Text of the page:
The US Centers for Disease Control and Prevention (CDC) has designated April 20-27, 2013 as National Infant Immunization Week (NIIW), an annual observance highlighting the importance of protecting infants from vaccine-preventable diseases and celebrating the achievements of immunization programs and their partners in promoting healthy communities. Since 1994, NIIW has served as a call to action for parents, caregivers, and healthcare providers to ensure that infants are fully immunized against 14 vaccine-preventable diseases.
Every 20 seconds, a child dies from a disease that could be prevented with a safe and effective vaccine. Millions more children survive, but are left severely disabled. Vaccines have the power not only to save, but also transform lives by protecting against disease – giving children a chance to grow up healthy, go to school, and improve their lives. Vaccination campaigns sometimes provide the only contact with healthcare services that children receive in their early years of life.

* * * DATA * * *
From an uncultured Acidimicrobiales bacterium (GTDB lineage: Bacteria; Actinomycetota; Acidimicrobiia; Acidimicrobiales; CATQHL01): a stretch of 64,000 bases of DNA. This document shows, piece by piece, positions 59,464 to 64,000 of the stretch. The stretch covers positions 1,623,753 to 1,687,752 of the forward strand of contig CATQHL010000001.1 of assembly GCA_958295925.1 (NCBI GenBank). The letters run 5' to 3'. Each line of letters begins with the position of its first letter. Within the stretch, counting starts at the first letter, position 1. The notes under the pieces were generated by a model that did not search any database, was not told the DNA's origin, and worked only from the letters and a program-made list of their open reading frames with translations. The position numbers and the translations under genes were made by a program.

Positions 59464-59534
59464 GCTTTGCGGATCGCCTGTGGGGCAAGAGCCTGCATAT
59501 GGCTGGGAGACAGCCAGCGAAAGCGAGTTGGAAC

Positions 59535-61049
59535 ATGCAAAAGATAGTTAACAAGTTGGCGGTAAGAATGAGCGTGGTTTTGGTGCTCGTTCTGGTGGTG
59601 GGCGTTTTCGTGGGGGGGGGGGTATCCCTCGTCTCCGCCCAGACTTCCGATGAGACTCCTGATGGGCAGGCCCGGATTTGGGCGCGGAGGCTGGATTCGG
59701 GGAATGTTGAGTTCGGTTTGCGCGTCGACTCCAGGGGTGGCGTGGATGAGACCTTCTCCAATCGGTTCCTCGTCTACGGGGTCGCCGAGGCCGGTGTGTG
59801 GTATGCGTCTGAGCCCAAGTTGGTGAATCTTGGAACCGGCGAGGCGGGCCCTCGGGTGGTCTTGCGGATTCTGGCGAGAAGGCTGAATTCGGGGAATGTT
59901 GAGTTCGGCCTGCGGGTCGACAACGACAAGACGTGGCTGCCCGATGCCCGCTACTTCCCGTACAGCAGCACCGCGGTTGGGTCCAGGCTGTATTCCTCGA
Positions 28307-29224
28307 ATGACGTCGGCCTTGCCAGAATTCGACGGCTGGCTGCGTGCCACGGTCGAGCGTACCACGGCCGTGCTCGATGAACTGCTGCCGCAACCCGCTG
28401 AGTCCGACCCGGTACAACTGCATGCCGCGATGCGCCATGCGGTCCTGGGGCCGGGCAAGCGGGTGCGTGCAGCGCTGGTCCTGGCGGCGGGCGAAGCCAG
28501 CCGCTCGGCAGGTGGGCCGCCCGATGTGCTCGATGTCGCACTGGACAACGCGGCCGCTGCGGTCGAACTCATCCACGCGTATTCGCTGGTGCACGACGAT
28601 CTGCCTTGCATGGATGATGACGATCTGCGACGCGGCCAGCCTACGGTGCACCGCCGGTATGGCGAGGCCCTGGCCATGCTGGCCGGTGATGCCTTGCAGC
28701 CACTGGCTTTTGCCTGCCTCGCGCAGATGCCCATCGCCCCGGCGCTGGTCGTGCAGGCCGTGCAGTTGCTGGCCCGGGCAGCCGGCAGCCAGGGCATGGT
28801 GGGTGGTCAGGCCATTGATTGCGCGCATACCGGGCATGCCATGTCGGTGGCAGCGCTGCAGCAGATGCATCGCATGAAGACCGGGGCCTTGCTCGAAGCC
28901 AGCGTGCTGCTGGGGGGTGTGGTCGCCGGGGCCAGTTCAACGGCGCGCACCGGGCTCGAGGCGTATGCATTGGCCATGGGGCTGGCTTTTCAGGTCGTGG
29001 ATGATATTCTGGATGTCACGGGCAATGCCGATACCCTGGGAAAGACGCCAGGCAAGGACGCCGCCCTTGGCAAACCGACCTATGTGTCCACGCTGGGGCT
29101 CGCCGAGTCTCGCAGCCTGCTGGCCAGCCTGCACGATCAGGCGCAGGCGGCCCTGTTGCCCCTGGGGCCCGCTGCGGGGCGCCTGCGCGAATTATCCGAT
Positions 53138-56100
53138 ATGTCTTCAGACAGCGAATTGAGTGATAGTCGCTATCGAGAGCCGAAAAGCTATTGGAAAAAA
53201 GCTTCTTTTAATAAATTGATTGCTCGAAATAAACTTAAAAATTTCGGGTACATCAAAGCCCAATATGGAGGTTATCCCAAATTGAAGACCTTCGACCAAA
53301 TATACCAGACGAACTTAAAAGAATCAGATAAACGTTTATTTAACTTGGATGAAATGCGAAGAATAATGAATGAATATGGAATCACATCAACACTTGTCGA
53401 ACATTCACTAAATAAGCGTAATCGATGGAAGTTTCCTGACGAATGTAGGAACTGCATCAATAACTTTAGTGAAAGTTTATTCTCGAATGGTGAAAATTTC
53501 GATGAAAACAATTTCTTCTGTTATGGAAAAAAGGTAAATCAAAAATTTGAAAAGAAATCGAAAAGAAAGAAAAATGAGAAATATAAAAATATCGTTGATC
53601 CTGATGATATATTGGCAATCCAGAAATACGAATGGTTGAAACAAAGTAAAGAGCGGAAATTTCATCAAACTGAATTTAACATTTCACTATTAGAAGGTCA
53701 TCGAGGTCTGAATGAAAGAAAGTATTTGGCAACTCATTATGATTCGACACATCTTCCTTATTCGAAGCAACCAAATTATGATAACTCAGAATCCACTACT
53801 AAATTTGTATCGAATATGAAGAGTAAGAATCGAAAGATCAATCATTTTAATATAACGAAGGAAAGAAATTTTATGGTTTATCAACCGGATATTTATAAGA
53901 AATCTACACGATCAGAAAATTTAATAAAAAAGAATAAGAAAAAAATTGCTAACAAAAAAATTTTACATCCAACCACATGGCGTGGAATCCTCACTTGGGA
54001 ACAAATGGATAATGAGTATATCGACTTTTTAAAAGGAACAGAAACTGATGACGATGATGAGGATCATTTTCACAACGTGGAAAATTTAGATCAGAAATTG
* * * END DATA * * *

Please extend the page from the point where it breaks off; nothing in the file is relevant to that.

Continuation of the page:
Immunization is one of the most successful and cost-effective health interventions—it currently averts an estimated 2 to 3 million deaths every year in all age groups from diphtheria, tetanus, pertussis (whooping cough), and measles.
Immunization is a global health priority at CDC focusing on polio eradication, reducing measles deaths, and strengthening immunization systems. CDC works closely with a wide variety of partners in more than 60 countries to vaccinate children and provide technical assistance to ministries of health to strengthen and expand countries’ abilities to create, carry out, and evaluate their national immunization programs.
Too few people realize that the health of individuals in the US and the health of people around the world are inextricably linked. Viruses don’t respect borders, so they travel easily within countries and across continents. By helping to stop vaccine-preventable diseases (VPDs) globally, CDC is also helping to protect people in the United States against importations of VPDs from other countries.
For example, in 2011, there were 220 reported cases of measles in the US—200 of the 220 cases were brought into the US from other countries with measles outbreaks.
The most effective and least expensive way to protect ourselves from diseases and other health threats that begin overseas is to stop them before they spread to our shores. CDC works to protect individuals from disease both in the United States and overseas. CDC employees detect and control outbreaks at their source, saving lives and reducing healthcare costs. CDC’s global health activities protect indivuals at home and save lives abroad and create goodwill with global neighbors.
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